As Food Prices Soar, Some Shortages Appear

A growing global shortage of food staples such as rice has led the head of the World Food Program to say a "silent tsunami" of hunger is sweeping through some of the world's poorest nations.

What's more, "Global food stocks for basic commodities like rice, wheat, other basic commodities have fallen so low that we're actually starting to see shortages here in the U.S.," Scott Faber of the Grocery Manufacturers Association observed to Early Show co-anchor Maggie Rodriguez Monday. "This is a significant problem not just here, but especially in parts of the world where people are living on less than $1 a day."

CBS News correspondent Bianca Solorzano reports actual and feared shortages, which accompany skyrocketing prices, have led some stores to start rationing the hardest-hit staples.

In a warehouse store in Mountain View, Calif., manager Stephanie Gordon told CBS News she's "been with Costco for 21 years and I haven't seen it like this before," with many consumers stocking up on staples such as rice out of growing concern over availability. It's limiting amounts shoppers can scoop up.

The hottest seller at that Costco at the moment? Fifty-pound bags of jasmine rice -- even though rice's price has gone through the roof. A 20 pound bag that sold for $9 just two months ago now goes for $16.

Other groceries are also way up over this time last year: flour by 13 percent, milk by 10 percent and eggs by 30 percent.

The short supplies contribute to rising prices of food, along with zooming costs of the fuel to transport it.

What's behind the dwindling stocks?

Grocers say it boils down to increased global demand for protein, particularly in Asia; increased demand for grains to feed the livestock to produce the protein; and increased demand for grains to make ethanol to meet new fuel demands.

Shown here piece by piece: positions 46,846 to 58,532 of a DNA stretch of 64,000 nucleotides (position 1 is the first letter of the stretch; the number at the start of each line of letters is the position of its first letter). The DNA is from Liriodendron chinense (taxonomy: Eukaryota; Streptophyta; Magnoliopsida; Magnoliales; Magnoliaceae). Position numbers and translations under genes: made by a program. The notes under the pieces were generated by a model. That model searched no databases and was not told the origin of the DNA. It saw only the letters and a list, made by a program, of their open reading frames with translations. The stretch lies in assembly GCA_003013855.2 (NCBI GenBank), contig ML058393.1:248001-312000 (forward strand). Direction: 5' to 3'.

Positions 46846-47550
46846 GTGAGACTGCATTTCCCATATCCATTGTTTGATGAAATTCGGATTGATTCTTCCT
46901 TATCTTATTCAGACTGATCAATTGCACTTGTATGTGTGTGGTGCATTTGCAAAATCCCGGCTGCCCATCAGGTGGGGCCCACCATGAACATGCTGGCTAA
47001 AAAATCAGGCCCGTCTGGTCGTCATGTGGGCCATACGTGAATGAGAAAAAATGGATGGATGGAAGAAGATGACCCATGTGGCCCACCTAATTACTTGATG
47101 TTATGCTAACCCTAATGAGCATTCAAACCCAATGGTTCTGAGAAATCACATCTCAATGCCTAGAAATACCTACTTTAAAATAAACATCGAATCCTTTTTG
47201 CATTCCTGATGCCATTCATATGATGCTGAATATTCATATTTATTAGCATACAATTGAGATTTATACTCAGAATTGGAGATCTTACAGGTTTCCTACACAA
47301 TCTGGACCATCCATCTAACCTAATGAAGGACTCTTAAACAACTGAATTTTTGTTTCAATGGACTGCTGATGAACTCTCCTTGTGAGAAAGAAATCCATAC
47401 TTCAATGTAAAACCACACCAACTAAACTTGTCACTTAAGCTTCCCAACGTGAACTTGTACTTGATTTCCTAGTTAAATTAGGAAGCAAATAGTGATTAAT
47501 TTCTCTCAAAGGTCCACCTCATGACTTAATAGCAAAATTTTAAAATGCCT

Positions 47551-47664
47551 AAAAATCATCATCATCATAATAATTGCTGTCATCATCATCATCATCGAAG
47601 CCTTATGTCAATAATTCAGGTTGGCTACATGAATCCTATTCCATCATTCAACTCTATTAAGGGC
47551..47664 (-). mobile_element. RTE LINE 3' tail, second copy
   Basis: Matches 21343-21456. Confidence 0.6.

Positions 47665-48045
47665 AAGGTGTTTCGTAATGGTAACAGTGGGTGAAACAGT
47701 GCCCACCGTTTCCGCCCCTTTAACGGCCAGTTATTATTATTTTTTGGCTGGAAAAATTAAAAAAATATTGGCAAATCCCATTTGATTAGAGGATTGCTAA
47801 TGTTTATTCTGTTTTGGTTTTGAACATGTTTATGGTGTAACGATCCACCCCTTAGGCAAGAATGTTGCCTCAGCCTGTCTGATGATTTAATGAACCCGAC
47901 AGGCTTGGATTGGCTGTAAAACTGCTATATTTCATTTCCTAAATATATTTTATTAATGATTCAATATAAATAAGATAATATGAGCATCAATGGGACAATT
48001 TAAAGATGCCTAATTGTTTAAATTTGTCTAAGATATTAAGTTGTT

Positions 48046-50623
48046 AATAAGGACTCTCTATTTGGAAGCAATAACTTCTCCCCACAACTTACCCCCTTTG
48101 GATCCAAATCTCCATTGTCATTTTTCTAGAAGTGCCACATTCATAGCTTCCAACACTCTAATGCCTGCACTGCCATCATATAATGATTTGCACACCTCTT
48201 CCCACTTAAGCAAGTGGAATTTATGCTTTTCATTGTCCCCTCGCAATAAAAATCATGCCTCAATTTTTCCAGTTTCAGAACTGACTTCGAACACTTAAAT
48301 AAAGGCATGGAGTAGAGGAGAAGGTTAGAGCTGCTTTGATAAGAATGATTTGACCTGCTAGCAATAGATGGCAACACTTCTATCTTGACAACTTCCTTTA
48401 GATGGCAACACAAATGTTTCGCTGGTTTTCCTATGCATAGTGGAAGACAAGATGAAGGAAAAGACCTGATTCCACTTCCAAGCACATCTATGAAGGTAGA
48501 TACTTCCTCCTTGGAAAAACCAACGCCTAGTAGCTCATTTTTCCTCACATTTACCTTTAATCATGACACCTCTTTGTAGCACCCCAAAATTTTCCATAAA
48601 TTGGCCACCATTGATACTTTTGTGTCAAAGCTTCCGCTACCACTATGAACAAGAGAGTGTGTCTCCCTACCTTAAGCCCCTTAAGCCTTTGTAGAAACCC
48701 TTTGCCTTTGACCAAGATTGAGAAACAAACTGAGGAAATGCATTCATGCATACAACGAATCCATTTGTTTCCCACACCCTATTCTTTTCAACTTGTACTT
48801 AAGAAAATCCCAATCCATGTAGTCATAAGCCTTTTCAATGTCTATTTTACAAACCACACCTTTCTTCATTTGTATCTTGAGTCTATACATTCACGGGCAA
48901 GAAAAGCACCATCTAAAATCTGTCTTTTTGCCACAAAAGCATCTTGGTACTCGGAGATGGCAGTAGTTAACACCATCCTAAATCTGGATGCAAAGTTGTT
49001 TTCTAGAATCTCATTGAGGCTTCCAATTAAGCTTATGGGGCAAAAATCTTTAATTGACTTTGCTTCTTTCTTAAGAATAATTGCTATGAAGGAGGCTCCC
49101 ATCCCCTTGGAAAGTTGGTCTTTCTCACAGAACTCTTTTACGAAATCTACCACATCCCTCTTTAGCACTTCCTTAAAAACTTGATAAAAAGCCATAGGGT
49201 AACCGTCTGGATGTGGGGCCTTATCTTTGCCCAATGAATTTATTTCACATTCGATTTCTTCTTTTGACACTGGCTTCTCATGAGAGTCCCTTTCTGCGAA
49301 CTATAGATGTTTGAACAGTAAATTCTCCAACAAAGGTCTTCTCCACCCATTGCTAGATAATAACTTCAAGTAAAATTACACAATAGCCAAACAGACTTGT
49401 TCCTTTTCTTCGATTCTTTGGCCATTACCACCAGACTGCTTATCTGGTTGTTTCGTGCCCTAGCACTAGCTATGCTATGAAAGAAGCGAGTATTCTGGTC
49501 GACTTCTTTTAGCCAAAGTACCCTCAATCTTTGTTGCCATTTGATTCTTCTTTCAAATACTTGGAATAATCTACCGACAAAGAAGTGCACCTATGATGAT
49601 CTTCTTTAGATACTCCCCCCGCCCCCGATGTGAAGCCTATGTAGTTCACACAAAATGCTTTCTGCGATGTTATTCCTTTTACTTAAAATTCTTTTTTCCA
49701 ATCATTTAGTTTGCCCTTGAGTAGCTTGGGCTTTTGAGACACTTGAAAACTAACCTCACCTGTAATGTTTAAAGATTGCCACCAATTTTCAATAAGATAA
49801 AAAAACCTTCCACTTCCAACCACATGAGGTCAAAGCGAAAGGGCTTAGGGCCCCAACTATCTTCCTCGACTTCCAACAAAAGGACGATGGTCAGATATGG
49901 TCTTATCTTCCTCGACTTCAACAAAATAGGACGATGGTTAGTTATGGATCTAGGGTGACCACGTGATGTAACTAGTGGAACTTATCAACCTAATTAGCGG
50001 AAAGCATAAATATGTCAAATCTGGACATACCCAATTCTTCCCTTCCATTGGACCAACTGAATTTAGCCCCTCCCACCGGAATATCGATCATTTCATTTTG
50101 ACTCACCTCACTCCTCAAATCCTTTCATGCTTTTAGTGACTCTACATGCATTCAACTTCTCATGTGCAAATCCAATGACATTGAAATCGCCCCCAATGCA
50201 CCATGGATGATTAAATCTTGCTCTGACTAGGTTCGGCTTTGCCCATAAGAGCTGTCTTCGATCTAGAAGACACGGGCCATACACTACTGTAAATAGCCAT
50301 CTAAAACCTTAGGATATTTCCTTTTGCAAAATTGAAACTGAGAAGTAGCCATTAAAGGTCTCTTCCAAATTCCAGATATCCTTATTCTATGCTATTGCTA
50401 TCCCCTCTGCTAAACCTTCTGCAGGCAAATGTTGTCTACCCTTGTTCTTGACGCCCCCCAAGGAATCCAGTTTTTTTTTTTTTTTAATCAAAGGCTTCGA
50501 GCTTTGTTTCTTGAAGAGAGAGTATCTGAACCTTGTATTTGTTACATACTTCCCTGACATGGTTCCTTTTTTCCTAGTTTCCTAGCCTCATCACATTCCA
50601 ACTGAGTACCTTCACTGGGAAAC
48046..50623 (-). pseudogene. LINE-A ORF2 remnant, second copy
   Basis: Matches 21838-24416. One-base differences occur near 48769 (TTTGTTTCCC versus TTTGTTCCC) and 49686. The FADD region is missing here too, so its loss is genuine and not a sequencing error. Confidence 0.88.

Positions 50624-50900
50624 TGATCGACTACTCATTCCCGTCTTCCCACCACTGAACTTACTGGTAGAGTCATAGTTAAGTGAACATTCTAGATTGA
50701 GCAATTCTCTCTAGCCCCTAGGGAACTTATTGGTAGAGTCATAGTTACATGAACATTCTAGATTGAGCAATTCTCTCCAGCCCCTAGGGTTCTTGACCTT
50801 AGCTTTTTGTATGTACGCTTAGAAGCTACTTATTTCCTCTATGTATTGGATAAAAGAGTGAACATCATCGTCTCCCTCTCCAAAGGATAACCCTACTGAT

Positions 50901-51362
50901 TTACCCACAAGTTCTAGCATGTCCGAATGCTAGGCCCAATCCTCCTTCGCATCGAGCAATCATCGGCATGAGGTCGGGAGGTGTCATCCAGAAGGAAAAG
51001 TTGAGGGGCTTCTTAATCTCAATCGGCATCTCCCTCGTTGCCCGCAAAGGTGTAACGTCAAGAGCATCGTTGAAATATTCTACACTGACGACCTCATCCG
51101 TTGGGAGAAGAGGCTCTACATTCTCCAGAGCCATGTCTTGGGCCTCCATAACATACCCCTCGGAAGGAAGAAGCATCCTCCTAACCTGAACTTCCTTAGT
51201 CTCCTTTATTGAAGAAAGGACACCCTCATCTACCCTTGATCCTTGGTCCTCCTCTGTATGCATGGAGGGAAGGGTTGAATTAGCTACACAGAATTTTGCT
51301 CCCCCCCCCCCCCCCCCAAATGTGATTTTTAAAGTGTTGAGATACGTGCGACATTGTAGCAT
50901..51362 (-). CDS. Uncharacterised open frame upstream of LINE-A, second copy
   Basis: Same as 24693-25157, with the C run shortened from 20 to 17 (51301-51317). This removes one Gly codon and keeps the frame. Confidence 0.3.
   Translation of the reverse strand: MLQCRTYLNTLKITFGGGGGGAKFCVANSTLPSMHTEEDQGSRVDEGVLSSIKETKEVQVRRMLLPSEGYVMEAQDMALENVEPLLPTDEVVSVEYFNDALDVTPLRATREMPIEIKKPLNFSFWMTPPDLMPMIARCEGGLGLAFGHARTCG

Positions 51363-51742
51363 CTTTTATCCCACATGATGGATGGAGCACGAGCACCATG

Faber pointed out to Rodriguez that, "The price of dairy products has risen by about 20 percent over the last three years, especially as the price of corn, which is the primary ingredient in a cow and ultimately in milk and cheese, has skyrocketed over the last few years. The price of eggs has also grown by about 70 percent over the last three years, again, because of the rising cost of feeding corn to chickens.

"There are lots of reasons that these products are going up, but by far the biggest one is our decision to divert about 30 percent of our corn into our fuel supplies in the form of corn ethanol."

Another factor, Faber says, is "that more people, especially in Asia, have more money and they're buying more food -- especially proteins, meat. That's increasing global demand generally. Obviously, weather is a factor. There's been poor weather in places like Australia.

"But by far the biggest factor, and the one factor Congress has under its control, is the decision to make so much of our food into fuel, and at a time when fuel prices are rising so much, it doesn't seem to make much sense to do that."
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